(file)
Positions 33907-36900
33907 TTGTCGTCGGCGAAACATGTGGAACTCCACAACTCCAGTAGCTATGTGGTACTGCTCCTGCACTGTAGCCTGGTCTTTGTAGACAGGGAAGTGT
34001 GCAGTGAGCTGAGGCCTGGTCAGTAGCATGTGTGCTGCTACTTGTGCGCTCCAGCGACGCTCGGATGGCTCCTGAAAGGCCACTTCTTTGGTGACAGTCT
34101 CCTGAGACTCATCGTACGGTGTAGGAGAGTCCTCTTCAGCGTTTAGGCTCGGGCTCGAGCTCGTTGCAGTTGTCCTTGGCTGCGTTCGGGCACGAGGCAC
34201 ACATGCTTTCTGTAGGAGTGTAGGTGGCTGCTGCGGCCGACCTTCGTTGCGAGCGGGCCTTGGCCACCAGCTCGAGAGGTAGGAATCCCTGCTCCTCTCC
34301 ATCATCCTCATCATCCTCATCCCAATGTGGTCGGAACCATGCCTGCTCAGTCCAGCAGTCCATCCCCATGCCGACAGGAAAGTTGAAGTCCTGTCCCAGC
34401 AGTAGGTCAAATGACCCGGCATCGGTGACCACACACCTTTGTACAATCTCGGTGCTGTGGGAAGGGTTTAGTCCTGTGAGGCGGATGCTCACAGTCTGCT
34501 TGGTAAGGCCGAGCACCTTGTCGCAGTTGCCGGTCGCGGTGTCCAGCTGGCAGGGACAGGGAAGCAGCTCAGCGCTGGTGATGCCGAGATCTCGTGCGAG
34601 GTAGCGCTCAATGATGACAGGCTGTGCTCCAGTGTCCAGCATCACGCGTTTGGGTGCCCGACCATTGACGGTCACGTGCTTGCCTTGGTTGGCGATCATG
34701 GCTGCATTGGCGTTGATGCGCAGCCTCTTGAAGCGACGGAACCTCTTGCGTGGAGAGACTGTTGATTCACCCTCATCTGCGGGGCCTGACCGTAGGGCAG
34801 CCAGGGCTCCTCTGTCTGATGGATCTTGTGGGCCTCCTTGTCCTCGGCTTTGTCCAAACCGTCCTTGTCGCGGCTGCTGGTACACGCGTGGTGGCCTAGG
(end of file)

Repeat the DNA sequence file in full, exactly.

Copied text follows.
Positions 33907-36900
33907 TTGTCGTCGGCGAAACATGTGGAACTCCACAACTCCAGTAGCTATGTGGTACTGCTCCTGCACTGTAGCCTGGTCTTTGTAGACAGGGAAGTGT
34001 GCAGTGAGCTGAGGCCTGGTCAGTAGCATGTGTGCTGCTACTTGTGCGCTCCAGCGACGCTCGGATGGCTCCTGAAAGGCCACTTCTTTGGTGACAGTCT
34101 CCTGAGACTCATCGTACGGTGTAGGAGAGTCCTCTTCAGCGTTTAGGCTCGGGCTCGAGCTCGTTGCAGTTGTCCTTGGCTGCGTTCGGGCACGAGGCAC
34201 ACATGCTTTCTGTAGGAGTGTAGGTGGCTGCTGCGGCCGACCTTCGTTGCGAGCGGGCCTTGGCCACCAGCTCGAGAGGTAGGAATCCCTGCTCCTCTCC
34301 ATCATCCTCATCATCCTCATCCCAATGTGGTCGGAACCATGCCTGCTCAGTCCAGCAGTCCATCCCCATGCCGACAGGAAAGTTGAAGTCCTGTCCCAGC
34401 AGTAGGTCAAATGACCCGGCATCGGTGACCACACACCTTTGTACAATCTCGGTGCTGTGGGAAGGGTTTAGTCCTGTGAGGCGGATGCTCACAGTCTGCT
34501 TGGTAAGGCCGAGCACCTTGTCGCAGTTGCCGGTCGCGGTGTCCAGCTGGCAGGGACAGGGAAGCAGCTCAGCGCTGGTGATGCCGAGATCTCGTGCGAG
34601 GTAGCGCTCAATGATGACAGGCTGTGCTCCAGTGTCCAGCATCACGCGTTTGGGTGCCCGACCATTGACGGTCACGTGCTTGCCTTGGTTGGCGATCATG
34701 GCTGCATTGGCGTTGATGCGCAGCCTCTTGAAGCGACGGAACCTCTTGCGTGGAGAGACTGTTGATTCACCCTCATCTGCGGGGCCTGACCGTAGGGCAG
34801 CCAGGGCTCCTCTGTCTGATGGATCTTGTGGGCCTCCTTGTCCTCGGCTTTGTCCAAACCGTCCTTGTCGCGGCTGCTGGTACACGCGTGGTGGCCTAGG